Dell Technologies added features, upgrades and expanded availability Wednesday to its cloud-as-a-service offering, Dell Apex, to better meet and anticipate customers' multi-cloud management needs.
The new features include Apex Multi-Cloud Data Services, which give users storage and data protection across clouds and on premises, and Apex Backup Services for SaaS data protection. Dell also expanded availability of existing Apex features, including Apex Data Storage Services for block and file storage and the availability of Apex Cloud Services with VMware Cloud Foundation, an infrastructure as a service (IaaS) offering. Finally, Dell unveiled Project Alpine, which aims to bring the vendor's block and file software to the public cloud.
Dell's expansion of Apex reflects its belief that increasingly complex cloud environments require better tools to ease management. Customers now need to work with more than one hyperscaler cloud provider and juggle multiple software as a service (SaaS) contracts, all while managing on-premises equipment, according to the company.
"Dell has identified important changes taking place in the market," said Mary Johnston Turner, research vice president for future of digital infrastructure at IDC. "It's putting together a portfolio of new capabilities that are targeting those changes to respond to what customers are asking for."
But, she added, it's still early days, and Dell needs to prove to customers that it is a serious infrastructure software player for cloud. Right now, Apex is still evolving, with new features being added or announced in project form, geographic limitations as well as limited partnerships and integrations, Turner said.
Eliminating silos and protecting data
While multi-cloud strategies helped companies take advantage of cloud applications, they also created more -- not fewer -- data silos, which restrict data access for certain users or programs, according to Caitlin Gordon, vice president of product management at Dell Technologies. Apex Multi-Clouds Data Services seeks to eliminate those silos, she said.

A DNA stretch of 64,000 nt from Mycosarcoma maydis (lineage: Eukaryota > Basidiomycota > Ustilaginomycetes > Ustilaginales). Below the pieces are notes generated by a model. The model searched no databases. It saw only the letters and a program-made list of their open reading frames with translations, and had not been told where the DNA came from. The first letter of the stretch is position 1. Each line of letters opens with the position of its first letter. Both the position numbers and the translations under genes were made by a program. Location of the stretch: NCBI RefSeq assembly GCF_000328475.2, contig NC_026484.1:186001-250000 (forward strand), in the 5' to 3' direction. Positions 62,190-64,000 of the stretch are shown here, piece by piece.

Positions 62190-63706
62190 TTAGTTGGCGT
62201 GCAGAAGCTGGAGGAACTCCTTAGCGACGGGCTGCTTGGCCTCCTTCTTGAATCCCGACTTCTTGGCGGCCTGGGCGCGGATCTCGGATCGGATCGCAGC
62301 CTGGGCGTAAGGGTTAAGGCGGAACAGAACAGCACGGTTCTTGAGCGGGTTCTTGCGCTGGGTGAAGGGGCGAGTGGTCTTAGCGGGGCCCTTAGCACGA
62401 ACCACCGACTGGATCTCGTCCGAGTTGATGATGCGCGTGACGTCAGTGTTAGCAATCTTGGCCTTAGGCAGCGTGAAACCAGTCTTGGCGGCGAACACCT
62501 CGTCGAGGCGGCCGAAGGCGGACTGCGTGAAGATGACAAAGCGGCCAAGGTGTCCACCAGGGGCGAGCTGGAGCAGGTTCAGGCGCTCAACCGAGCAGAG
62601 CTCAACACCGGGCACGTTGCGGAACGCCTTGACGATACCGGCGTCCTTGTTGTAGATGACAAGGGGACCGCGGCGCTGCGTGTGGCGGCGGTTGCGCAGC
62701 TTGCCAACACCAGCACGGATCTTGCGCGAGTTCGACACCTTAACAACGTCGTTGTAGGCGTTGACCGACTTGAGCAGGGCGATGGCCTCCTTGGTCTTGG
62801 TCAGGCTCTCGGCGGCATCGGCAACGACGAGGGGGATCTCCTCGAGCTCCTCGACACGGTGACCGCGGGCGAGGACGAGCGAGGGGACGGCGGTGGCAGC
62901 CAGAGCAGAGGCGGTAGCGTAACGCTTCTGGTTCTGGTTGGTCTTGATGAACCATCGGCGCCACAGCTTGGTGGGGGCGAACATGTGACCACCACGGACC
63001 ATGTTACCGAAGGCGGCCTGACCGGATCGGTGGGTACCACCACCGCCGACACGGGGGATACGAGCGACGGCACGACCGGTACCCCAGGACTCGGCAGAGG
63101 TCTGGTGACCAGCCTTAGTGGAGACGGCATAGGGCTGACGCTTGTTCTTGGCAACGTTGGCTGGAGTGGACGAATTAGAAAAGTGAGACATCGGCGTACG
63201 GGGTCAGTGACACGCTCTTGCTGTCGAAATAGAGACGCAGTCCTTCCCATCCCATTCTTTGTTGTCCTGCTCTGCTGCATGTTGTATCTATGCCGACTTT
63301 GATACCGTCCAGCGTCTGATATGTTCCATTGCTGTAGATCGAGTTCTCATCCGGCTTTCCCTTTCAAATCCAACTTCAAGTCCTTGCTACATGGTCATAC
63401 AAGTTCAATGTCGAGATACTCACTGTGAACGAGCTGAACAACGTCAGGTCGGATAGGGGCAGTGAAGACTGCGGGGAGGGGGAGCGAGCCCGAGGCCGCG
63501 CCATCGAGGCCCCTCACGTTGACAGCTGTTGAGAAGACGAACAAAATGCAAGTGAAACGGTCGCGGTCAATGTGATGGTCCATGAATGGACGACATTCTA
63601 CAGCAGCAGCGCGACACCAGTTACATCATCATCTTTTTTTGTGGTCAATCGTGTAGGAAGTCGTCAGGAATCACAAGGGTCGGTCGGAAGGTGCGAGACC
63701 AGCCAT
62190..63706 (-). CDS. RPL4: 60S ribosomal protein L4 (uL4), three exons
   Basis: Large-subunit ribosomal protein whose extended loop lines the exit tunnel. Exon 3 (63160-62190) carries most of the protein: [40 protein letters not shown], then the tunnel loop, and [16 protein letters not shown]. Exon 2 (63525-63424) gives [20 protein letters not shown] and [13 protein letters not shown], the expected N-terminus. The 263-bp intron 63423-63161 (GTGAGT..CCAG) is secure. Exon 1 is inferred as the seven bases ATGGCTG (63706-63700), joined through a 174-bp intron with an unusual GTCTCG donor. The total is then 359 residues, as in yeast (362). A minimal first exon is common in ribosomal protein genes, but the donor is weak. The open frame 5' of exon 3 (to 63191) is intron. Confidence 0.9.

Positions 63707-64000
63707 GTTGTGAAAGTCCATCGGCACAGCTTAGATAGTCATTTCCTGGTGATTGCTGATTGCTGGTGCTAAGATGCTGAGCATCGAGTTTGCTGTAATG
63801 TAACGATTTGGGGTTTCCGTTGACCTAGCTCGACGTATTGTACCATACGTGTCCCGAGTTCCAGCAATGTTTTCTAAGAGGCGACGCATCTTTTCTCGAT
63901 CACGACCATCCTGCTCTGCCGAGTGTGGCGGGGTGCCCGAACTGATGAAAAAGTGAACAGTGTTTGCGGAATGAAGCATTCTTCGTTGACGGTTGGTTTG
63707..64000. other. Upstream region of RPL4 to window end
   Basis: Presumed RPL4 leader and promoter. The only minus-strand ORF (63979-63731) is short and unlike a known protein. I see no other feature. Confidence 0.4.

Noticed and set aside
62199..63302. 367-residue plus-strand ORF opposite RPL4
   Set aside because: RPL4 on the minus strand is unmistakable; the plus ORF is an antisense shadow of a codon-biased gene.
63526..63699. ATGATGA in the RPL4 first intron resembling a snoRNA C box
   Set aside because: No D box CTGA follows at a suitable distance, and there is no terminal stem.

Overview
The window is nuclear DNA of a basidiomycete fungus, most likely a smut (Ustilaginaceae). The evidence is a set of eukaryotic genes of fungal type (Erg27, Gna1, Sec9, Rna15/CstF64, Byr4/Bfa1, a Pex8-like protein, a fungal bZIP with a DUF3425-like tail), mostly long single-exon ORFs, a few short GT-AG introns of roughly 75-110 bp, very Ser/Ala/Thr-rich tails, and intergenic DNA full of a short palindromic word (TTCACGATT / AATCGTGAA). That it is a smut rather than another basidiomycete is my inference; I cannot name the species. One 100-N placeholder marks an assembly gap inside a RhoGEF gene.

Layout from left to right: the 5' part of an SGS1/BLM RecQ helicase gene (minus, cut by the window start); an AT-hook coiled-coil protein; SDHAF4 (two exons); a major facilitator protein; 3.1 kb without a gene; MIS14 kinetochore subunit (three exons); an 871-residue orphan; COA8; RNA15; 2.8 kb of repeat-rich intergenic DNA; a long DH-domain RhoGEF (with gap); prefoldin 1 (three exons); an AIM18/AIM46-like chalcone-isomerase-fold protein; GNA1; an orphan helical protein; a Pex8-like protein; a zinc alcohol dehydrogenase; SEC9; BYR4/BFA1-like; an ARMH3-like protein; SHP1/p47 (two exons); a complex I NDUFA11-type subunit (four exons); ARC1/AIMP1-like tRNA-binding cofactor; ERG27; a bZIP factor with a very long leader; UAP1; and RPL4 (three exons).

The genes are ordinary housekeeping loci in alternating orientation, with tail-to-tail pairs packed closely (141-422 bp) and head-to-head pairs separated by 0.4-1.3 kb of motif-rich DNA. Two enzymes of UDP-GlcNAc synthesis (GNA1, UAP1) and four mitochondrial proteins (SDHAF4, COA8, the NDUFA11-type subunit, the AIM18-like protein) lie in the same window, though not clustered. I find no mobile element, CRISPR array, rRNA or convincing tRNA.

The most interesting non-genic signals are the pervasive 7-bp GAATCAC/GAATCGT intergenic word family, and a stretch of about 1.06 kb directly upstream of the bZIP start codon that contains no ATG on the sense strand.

"What's unique about this service is that it is actually deployed and offered adjacent to and directly connected to all of the major public clouds," Gordon said.
The service gives users the flexibility to link together data in AWS, Microsoft Azure, Google Cloud Platform (GCP), Oracle Cloud and on premises, Gordon said. If a customer is leveraging a service through Apex, which uses Dell infrastructure under the hood, they can access data from on premises and all of the listed cloud providers as a single set without moving or copying data.
"Apex Multi-Cloud Services is certainly impressive since they provide a single point/console for accessing and managing file, block and object storage and data protection services across all major public clouds," according to Charles King, principal analyst and president of Pund-IT Research.
Another feature, Apex Backup Services for SaaS data protection, addresses a customer demand to provide protection for SaaS-based applications, such as Microsoft 365 and Salesforce, Gordon said. It also provides backup for endpoints and cloud-based applications.
Still a planned technology and not yet available, Project Alpine focuses on bringing Dell's block and file storage software to the public cloud, Gordon said. Project Alpine abstracts data from PowerStore, Dell's block storage offering, and from PowerScale, its file storage offering, so that it can run on the public cloud. Dell intends to make Alpine available through public cloud marketplaces.
Project Alpine aims to simplify the management of data resources by giving customers a common set of Dell applications to manage their block and file storage, on premises and in the cloud, Pund-IT's King said.
IDC's Turner noted that Project Alpine is looking to bring on-premises block and file storage to hyperscalers. A customer can choose to run a Google Cloud Platform service alongside an AWS service and an on-premises service, and then use Alpine to abstract data from all locations to a common set of data with consistent management and security.
Apex expands its reach
Apex Data Storage Services, Dell's storage as a service (STaaS) offering, is also getting some attention. Dell is expanding its availability to 13 countries across Europe and the Asia-Pacific region. Through a colocation partnership, Dell customers will be able to choose Apex Data Storage Services in Equinix data centers and get a single bill from Dell for storage and data center services, Gordon said.
For its software-defined storage, Dell EMC PowerFlex, and its all-flash array, Dell EMC PowerStore, the vendor added new developer tools, including Amazon EKS Anywhere, which enables users to create and deploy Kubernetes clusters on their infrastructure. On the hyper-converged side, Dell EMC VxRail added SUSE Rancher, an open source container management platform.
Finally, Dell said Apex Cloud Services, a combination of compute, storage and networking resources, is now available on VMware Cloud and noted that its API developer portal was given a refresh.